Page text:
I’m sorry we won’t be meeting as a group anymore this semester. I will try to give you directions on our remaining assignments through Canvas, the website and utube. Please, contact me if you have any questions or something is not clear. We will get through this together.
As a result of the COVID-19 revised schedule this semester you will need to pay special attention to these pages and assignment information.
I will be revising the assignments for the remainder of the semester during the coming week. Watch closely for those changes and updates.
I will be adding Utube video tutorials on a few additional tools for Illustrator. Watch closely for those changes and updates as well.
Our current assignment will need to be changed. We will not be printing this semester. Instead please upload PDF files of our remaining assignments to Canvas. We will be able to print those files next fall semester.
To upload your files to Canvas:
Open Assignments. In Course Navigation, click the Assignments link.
Select Assignment. Click the title of the assignment.
Submit Assignment. Click the Submit Assignment button.
Add File. …
Add Another File. …
Submit Assignment. …
Please upload drafts of the Technical Drawing assignment by March 25th. The final version is due the following week on Wednesday April 1st. Please upload to the Canvas site.
We will then begin working with inDesign for the last month of the semester.
Additional Resource Links:
Create a realistic illustration of an actual object/product that shows its component parts by utilizing either an exploded view or cutaway view technique. As an alternative option for this assignment you may choose to do an anatomical drawing showing circulatory, nervous, musculature or skeletal systems detail.
The purpose of this type of drawing is to show how something works, how it is put together or how to assemble it in its entirety.
First you must find an object that you can disassemble. You must be able to take the object apart to see the various parts and how they go together inside the “case” of the overall product. A mechanical object is much better than an electronic object for this purpose because the parts will typically be larger and easier for you to see, as well as easier for you to understand how they all go together.
You will typically not be able to work from a photographic template layer on this assignment. However, I strongly suggest that you roughly sketch with paper and pencil the exploded view or cutaway view of your object first and use that as a template to work from. This sketch can help you plan and visualize how the individual parts work together.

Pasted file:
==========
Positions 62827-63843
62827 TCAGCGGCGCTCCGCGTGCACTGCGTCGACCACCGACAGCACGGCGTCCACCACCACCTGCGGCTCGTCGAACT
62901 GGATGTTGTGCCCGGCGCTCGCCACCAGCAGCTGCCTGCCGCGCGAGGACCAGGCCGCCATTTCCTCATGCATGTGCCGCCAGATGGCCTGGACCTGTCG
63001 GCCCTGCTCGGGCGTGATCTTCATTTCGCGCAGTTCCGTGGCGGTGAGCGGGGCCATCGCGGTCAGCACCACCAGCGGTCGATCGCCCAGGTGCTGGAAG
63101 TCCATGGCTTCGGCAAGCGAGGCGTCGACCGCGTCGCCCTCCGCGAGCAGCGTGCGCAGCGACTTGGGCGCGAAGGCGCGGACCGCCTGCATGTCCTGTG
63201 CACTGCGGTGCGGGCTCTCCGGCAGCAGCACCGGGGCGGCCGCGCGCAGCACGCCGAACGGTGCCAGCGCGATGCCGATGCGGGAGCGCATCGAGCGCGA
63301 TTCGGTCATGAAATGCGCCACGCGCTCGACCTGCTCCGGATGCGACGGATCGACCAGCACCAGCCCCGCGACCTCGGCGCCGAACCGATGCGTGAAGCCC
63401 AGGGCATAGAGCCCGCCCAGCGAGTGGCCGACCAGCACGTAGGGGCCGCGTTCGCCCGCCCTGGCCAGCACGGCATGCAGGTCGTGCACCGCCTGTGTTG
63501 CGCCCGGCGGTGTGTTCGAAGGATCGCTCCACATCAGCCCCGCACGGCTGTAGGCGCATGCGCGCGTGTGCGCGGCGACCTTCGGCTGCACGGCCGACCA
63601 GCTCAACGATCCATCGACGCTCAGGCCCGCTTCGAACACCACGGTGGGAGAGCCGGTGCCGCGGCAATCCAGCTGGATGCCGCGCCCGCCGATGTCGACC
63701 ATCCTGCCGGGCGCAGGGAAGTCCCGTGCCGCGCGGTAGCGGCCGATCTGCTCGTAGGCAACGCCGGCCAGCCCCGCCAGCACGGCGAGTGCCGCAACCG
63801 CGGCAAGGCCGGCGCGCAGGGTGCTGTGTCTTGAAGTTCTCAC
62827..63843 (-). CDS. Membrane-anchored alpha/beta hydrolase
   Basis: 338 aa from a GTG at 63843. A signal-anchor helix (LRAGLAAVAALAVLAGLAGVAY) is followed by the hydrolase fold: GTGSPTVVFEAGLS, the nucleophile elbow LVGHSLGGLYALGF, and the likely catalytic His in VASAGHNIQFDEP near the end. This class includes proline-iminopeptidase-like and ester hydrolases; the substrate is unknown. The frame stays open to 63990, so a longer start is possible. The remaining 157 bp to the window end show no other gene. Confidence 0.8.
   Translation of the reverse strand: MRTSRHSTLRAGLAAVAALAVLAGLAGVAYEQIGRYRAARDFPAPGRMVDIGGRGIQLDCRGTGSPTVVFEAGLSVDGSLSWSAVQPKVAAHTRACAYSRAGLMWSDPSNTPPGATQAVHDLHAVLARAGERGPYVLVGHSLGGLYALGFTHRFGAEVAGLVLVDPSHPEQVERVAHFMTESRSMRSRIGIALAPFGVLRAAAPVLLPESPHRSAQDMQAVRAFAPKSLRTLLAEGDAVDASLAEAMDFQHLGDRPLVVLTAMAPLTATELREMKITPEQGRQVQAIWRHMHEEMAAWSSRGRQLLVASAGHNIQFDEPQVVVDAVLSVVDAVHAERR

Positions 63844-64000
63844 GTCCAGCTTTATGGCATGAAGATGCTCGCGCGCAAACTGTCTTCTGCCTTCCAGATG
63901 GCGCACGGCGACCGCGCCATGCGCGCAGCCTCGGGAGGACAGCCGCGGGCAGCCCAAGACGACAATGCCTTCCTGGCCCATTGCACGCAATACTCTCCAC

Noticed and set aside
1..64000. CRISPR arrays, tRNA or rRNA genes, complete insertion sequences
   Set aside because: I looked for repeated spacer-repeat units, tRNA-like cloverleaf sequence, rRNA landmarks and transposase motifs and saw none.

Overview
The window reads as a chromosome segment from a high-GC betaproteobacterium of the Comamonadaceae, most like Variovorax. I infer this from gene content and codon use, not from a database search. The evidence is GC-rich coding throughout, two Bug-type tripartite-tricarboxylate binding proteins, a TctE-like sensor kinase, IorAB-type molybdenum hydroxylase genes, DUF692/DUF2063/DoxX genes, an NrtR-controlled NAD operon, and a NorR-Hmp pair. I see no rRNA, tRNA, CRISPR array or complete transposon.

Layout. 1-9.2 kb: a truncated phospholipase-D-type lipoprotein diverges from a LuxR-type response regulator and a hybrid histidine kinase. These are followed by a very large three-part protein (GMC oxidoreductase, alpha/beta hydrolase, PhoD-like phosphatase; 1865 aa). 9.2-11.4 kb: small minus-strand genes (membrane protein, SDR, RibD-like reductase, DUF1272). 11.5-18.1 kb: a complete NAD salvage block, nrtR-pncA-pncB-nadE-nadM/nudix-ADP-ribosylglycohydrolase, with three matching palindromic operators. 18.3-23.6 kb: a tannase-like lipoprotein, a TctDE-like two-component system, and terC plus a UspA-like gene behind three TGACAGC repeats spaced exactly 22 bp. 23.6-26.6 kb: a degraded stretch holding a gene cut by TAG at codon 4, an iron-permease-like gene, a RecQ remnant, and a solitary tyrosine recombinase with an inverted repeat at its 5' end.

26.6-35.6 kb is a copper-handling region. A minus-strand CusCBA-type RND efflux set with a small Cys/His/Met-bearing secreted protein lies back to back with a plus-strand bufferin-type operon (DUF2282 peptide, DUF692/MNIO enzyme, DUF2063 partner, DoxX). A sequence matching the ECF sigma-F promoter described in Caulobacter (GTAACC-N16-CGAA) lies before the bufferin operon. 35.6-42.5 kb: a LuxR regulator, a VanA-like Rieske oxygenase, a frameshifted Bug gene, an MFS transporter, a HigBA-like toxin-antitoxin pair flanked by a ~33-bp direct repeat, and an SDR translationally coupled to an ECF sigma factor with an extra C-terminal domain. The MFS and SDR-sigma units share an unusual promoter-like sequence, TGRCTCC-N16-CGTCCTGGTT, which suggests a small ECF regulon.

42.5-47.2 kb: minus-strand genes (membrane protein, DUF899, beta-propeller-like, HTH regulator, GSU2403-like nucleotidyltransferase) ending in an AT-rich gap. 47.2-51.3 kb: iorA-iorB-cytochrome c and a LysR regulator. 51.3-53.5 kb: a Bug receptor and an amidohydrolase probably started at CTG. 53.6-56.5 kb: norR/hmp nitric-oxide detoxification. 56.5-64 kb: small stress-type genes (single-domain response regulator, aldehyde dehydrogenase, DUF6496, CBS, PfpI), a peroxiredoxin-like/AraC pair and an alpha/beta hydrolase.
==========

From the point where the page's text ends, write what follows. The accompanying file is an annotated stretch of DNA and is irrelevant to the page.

Three key aspects of this type of drawing are;
- accuracy and
- Accurate rendering of details requires close observation and patience.
- Control of light and shadow is achieved by manipulation of gradient fills, use
of the blend tool, or gradient mesh to give realistic dimension and volume to component objects.
- It may be in either B & W or color, your choice.
- Your final illustration size depends on which layout option you choose (see below)
- The final layout must be in the form of an advertisement or for a catalog page.
3D and/or Perspective Drawing:
- Perspective Drawing
- Isometric Projections
- Consistent perspective view point throughout all the parts can be aided by use of Illustrator’s three-dimensional grid
3D Effects and/or Shading can be best achieved in Illustrator by using one or a combination of the following tools:
- Illustrator’s 3-D Revolve —For symmetrical objects:
- Blend Tool—between two shapes, works well for rendering wire
- Gradient Fill and Gradient Tool—use the gradient tool to customize the size and direction of the gradient fill
- Gradient Mesh—use on irregularly shaped objects. The gradient mesh tool is the single most effective tool in achieving this modeling/chiaroscuro effect.
- Coil Spring Use the BLEND TOOL to add shading
- Screw Use the BLEND TOOL to add shading
- 3D Revolve
- Perspective Grid
- Gradient Mesh
Final Layout Options (choose one of these):
- Product Concept Proposal option
- layout is for the purpose of conveying specifics of an industrial design product
- this type of drawing serves as a step in product development to communicate understanding between several members of a design and development team
- it occurs before engineering finalizes the production drawings
- size is typically 11 x 17
- callouts also include a brief description of the specs of the product
- the type/copy is focused on the specs of the parts of the object (dimensions, and kinds of material, how assembled, etc. + the name of the object. There is no persuasive language focusing only on the factual details.
- Magazine Ad option
- layout is for the purpose of promoting and selling the product
- choose a specific magazine that would be appropriate for your object to be advertised in (examples; Better Homes and Garden, Time, Newsweek, Architectural Digest, etc.)
- size is determined by this choice but it is a full page ad
- Create a tagline that relates to the kind of drawing that you have done (cutaway or exploded view) and write it in such a way that it emphasizes this as a selling point copy, it is persuasive
- Photograph Your Ad Layout
Insert your technical drawing into a magazine (as if it were printed in the magazine itself). Then photograph this and email me the JPEG file. Try to shoot your magazine at an angle so that we can tell from the photograph that it is in a magazine, not just the flat illustration. In your portfolio, you would normally pair this photo (which shows context) with the flat image of just the design itself.
- Catalog option
- layout is for the purpose of ordering replacement parts of the product
- online catalog or print catalog
- ad additional elements: graphics/typography that make ordering/shopping cart possible
- size/layout determined by either a specific catalog or website that is already in use (examples; Lowes, Target, Office Depot, etc.)